Reflection for the 3rd Sunday in Ordinary Time by FAN Board President, Sr. Margaret Magee
This reflection was originally posted in our January 16 newsletter
Our readings this Sunday proclaim a clear message, prophecy is fulfilled in the person of Christ Jesus. The evangelist Matthew recalls the words of the prophet Isaiah that the lands of Zebulun and Naphtali are lands settled by foreigners. Isaiah calls these lands “a place of darkness” because in his time they were densely populated by non-believers, people who Isaiah would have referred to as pagans. For Isaiah, the few faithful Israelites remaining in these lands had difficulty holding onto their ancestral faith and traditions.
In the time of Jesus this same area was renamed Galilee, “Galilee of the Gentiles” as we hear in the Gospel. Though mostly populated by the Israelites, Galilee was surrounded by those they considered non-believers or Gentiles. They were looked down upon by many of the Jewish people because they feared the other, the pagan cultural influences that would weaken their faith.
In the time of Jesus, this region of Galilee had also become an occupied territory. Conquered by Rome and ruled by the Roman, Herod Antipas. We know him through the scriptures as “Herod the Tetrarch” or King Herod, whose brutality and intolerance of anyone who threatened his power, was legendary.
Jesus, the Christ, entered into an ethnically diverse land that was filled with mistrust and suspicion of those who were seen as different and suspect. It was also a society manipulated by oppression, violence, hatred and death.
Jesus came in simplicity and humility proclaiming a Kingdom of hope, light and justice for all people. Yet divisions, rivalries, and suspicion were evident even among those who would come to believe in Christ and formed one of the earliest Christian communities in Corinth. Paul, disheartened by the news from Corinth wrote insisting, “that there be no divisions among you, but that you be united in the same mind and in the same purpose…so that the cross of Christ might not be emptied of its meaning.” The cross of Christ, Crucified Love, is the symbol of reconciliation and unity.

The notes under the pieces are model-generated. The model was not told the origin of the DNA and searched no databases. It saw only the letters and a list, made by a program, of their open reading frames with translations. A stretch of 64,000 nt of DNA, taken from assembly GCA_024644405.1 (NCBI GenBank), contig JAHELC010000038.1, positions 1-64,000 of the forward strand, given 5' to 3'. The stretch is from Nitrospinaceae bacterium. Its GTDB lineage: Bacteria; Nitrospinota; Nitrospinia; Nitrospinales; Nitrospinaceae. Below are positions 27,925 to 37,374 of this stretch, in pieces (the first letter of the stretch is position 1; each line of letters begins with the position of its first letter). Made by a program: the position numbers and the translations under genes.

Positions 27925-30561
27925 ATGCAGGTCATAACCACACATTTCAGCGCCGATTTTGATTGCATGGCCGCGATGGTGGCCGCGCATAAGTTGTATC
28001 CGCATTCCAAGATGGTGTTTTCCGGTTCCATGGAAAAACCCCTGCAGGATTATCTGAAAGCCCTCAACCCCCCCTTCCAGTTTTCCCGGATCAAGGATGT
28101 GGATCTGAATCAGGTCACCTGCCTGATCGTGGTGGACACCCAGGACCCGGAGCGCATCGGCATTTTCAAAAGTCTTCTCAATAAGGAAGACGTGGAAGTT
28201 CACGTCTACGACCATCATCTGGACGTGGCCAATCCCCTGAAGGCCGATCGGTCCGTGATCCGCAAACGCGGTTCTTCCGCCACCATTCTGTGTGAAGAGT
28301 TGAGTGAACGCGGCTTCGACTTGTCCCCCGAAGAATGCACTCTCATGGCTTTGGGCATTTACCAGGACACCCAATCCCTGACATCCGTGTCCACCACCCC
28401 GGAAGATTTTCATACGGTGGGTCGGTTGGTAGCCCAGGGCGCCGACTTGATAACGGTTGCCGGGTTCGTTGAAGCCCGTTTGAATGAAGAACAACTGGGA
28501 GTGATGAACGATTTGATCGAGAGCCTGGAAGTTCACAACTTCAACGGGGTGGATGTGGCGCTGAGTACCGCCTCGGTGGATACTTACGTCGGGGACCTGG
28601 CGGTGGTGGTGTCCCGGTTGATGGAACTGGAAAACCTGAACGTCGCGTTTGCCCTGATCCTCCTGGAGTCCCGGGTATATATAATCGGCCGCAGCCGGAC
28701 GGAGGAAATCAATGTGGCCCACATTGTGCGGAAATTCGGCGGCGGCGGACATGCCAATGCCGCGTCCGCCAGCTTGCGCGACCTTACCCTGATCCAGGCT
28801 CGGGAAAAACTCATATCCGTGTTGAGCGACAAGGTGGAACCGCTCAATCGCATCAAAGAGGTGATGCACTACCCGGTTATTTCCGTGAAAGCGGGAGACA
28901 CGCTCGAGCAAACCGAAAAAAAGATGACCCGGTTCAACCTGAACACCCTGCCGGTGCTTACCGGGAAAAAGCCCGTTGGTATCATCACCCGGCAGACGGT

The World Council of Churches has chosen the theme, Reconciliation-The Love of Christ Compels Us for this Week of Prayer for Christian Unity (January 18-25, 2017). This week marks the 500th anniversary year of the beginnings of the Reformation. The resource for worship published by the Pontifical Council for Christian Unity and the Commission on Faith and Order of the World Council of Churches states, “The love of Christ compels us to pray, but also to move beyond our prayers for unity among Christians. Congregations and churches need the gift of God’s reconciliation as a wellspring of life. But above all, they need it for their common witness to the world…The world needs ministers of reconciliation, who will break down barriers, build bridges, make peace, and open doors to new ways of life in the name of the one who reconciled us to God, Jesus Christ…May people and churches be compelled by the love of Christ to live reconciled lives and to break down the walls that divide!”
Our Franciscan charism and spirituality calls us to be Christic peacemakers, instruments of peace. Francis of Assisi was truly a man of peace and reconciliation. Francis lived, embodied, and witnessed the person of Jesus Christ by breaking down barriers and seeing all people and all creation as sister and brother. In doing so, Francis became visibly marked by the wounds of Divine Love, the stigmata. May we be the visible instruments of God’s presence opening doors to reconciliation, creating new relationships and new ways of building up the Kingdom of God.
Margaret Magee, OSF
FAN Board President